Houston Native Rodgers Thrilled To Join Astros





HOUSTON—At the top of this draft—or really any draft—littered with velocity, lankiness and most notably, projectability, Astros third-round pick Brady Rodgers might stand out just based on how he doesn't stand out.

He's not 6-foot-5. He doesn't throw 95 mph. He's not what you'd build in the pitcher factory if you could create the mold.

The 6-foot-2 Rodgers—taken by the Astros out of Arizona State with the 96th overall pick—is a polished pitcher and an accomplished collegian who could move quickly through the minors.

"Anybody can throw the ball," the confident and affable Rodgers said. "It takes the good ones to be able to command all pitches. I'm still working on that. I'm trying to get on Greg Maddux's level."

For now, Rogers headed to short-season Tri-City to refine a wide arsenal led by a 90-91 mph fastball with above-average command.

"He's got four pitches and I think there's a little more to his fastball as well," assistant general manager of scouting Bobby Heck said. "He was very successful in the Pac-12 and has good makeup."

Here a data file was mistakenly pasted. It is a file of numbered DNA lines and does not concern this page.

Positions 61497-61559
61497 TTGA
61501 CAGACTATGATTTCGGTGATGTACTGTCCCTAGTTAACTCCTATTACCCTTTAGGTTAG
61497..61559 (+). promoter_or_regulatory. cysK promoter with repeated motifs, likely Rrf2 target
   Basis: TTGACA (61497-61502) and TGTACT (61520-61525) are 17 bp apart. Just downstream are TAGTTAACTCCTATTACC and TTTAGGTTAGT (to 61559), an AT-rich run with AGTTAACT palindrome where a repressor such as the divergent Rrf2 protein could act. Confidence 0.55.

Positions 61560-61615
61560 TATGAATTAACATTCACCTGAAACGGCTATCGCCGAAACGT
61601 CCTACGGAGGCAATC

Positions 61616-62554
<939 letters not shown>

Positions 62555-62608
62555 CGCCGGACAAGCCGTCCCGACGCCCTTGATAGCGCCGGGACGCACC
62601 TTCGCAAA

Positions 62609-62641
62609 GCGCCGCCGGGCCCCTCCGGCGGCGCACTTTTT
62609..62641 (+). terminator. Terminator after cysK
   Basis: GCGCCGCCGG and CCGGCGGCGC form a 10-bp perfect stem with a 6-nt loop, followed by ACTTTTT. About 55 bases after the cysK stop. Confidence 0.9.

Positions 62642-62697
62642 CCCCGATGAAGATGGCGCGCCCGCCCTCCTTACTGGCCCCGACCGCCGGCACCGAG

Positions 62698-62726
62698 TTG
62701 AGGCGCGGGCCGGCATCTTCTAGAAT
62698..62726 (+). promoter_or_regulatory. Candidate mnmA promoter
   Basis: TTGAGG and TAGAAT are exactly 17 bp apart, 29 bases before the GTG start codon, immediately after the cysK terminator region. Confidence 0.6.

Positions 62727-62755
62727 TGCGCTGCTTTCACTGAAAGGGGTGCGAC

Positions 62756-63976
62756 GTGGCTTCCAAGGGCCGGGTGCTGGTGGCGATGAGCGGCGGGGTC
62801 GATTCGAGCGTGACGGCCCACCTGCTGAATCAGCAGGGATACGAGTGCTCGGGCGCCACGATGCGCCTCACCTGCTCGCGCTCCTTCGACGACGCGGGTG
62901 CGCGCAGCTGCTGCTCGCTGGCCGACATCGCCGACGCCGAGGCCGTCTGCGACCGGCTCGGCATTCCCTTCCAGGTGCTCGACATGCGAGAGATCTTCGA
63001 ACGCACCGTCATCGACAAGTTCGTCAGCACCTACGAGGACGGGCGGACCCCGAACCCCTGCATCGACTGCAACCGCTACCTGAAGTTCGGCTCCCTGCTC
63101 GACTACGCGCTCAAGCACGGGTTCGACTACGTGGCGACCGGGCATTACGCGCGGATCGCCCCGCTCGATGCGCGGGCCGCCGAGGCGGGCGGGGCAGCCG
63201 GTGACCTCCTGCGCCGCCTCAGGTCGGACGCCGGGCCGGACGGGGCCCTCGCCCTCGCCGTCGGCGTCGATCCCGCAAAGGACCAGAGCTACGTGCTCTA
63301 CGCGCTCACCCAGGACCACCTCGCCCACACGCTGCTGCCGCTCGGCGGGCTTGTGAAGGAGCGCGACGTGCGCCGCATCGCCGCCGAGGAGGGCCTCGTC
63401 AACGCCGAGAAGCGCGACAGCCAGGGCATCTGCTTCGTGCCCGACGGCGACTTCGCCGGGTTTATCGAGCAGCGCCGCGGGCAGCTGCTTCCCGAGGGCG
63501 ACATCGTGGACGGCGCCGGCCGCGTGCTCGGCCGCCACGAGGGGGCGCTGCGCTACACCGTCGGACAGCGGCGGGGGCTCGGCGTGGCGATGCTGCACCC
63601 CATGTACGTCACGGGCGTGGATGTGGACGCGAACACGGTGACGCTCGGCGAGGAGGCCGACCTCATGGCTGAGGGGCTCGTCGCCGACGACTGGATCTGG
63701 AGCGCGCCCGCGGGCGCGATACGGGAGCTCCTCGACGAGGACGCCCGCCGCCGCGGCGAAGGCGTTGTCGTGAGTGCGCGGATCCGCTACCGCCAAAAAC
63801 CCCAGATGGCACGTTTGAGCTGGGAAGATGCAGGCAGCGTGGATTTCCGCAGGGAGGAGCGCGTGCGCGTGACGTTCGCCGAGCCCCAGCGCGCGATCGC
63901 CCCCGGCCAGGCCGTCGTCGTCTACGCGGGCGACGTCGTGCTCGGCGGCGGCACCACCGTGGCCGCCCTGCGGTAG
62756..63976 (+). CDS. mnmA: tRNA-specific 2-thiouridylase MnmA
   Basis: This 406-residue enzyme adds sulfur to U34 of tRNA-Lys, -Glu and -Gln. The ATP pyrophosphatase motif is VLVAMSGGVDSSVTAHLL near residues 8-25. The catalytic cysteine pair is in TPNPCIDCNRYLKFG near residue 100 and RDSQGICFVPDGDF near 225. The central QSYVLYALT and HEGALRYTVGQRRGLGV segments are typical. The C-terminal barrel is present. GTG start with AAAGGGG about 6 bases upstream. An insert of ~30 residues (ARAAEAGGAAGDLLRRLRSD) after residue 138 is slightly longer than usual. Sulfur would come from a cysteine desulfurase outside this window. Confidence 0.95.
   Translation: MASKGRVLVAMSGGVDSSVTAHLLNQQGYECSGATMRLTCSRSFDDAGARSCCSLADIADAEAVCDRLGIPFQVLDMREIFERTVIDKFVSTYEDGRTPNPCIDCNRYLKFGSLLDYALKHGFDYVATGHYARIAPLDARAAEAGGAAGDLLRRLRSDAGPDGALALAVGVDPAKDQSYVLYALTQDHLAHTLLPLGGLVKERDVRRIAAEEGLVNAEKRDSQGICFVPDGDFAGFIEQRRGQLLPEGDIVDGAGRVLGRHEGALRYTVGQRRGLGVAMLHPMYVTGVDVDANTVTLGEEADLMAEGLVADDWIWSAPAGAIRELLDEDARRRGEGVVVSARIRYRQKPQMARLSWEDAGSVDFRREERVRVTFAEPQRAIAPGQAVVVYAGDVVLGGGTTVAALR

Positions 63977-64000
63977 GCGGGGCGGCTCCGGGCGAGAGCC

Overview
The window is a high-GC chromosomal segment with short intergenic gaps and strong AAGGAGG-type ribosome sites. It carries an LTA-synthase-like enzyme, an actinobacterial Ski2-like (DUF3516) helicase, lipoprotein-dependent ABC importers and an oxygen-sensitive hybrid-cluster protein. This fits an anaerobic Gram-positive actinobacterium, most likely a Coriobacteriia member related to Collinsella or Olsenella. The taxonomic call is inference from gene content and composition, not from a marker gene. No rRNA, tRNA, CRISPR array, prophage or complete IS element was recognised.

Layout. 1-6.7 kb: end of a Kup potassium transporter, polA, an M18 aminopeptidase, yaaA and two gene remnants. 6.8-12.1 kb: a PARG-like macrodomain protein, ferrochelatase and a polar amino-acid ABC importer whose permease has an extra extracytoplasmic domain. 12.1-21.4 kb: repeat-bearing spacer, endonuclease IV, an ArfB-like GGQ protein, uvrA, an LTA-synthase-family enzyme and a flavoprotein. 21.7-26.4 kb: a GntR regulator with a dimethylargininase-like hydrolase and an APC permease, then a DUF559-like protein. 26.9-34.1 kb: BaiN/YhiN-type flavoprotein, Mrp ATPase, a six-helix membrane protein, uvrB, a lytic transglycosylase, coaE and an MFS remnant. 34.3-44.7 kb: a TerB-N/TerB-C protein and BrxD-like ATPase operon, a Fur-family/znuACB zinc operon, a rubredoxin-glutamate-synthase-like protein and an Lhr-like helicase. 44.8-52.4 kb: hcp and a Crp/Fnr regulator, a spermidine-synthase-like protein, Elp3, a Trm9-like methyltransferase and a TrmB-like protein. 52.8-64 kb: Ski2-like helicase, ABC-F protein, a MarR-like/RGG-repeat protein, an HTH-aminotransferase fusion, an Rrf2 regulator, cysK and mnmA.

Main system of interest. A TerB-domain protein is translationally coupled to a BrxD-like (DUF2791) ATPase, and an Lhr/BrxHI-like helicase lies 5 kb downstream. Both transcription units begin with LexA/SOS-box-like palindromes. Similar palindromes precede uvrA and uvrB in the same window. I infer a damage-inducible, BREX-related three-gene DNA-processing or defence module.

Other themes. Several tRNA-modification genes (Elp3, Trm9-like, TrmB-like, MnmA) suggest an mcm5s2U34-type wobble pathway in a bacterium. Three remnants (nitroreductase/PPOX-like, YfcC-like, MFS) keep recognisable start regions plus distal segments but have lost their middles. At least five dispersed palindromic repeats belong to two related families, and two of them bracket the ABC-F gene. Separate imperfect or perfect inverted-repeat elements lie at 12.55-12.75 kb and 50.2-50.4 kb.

And while his arsenal features few superlatives beyond the command, he does hold one superlative within the Astros' draft class.

The 21-year-old native of Houston was the first of the team's 41 picks to sign, arriving at the ballpark the day after the draft and getting a deal done.

An Astros fan for life, even one who would watch games online from Arizona, he said that he and his parents had tears in their eyes when they got the call from the Astros.

"It was pretty easy," said Rodgers, who signed for $495,200, the slot value of the pick. "My hometown team, the team I grew up loving, it was pretty simple. It was either sign or sign. It was an easy decision for me."

Space Shots

• As the Astros sorted through their bonus pool, they were a bit hamstrung by the fact that three of their top 10 picks made the College World Series: Florida shortstop Nolan Fontana and outfielder Preston Tucker, and UCLA catcher Tyler Heineman.

• The Astros' last three first-round picks were named all-stars in their leagues, with 2011 first-rounder George Springer making it in the high Class A California League and 2010 top picks Delino DeShields Jr. and Mike Foltynewicz making it in their repeat years at low Class A Lexington.